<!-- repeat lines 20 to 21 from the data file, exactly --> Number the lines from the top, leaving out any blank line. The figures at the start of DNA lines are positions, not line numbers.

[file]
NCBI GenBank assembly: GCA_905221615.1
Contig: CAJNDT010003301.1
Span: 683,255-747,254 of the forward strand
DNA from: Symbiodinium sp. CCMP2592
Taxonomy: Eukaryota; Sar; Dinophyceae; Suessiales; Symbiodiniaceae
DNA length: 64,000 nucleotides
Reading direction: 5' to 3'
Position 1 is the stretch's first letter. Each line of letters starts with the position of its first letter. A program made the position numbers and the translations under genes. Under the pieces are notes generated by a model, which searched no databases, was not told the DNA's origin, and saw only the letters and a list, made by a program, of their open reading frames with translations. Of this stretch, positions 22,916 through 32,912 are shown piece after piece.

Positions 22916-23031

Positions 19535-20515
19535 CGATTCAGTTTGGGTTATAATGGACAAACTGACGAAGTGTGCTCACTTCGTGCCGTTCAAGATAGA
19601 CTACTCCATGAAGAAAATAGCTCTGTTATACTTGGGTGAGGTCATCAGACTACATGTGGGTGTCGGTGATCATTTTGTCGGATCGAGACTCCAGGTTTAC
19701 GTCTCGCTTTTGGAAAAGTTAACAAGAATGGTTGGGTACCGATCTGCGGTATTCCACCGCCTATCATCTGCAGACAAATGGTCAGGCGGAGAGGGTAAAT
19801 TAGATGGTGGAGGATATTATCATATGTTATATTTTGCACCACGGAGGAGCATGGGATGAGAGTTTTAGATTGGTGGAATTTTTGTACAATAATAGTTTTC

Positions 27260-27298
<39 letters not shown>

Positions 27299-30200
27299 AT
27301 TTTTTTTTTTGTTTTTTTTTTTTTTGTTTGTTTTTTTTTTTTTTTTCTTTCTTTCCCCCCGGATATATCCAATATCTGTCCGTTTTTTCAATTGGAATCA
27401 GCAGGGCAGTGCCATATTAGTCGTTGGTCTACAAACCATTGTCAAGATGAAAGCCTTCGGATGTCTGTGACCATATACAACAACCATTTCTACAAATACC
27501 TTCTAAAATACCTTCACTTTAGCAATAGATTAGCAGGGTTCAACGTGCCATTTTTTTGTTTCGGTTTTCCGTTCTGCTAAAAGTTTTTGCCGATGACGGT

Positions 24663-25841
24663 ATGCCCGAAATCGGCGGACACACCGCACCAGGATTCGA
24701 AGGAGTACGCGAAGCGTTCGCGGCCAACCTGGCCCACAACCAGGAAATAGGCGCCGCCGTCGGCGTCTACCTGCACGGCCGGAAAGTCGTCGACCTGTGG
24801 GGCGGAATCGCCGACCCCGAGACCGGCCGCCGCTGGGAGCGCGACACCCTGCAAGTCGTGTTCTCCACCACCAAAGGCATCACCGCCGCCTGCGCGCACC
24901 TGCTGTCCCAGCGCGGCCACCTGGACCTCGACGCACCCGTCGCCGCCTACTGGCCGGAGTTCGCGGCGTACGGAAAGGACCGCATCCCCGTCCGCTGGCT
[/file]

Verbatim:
27401 GCAGGGCAGTGCCATATTAGTCGTTGGTCTACAAACCATTGTCAAGATGAAAGCCTTCGGATGTCTGTGACCATATACAACAACCATTTCTACAAATACC
27501 TTCTAAAATACCTTCACTTTAGCAATAGATTAGCAGGGTTCAACGTGCCATTTTTTTGTTTCGGTTTTCCGTTCTGCTAAAAGTTTTTGCCGATGACGGT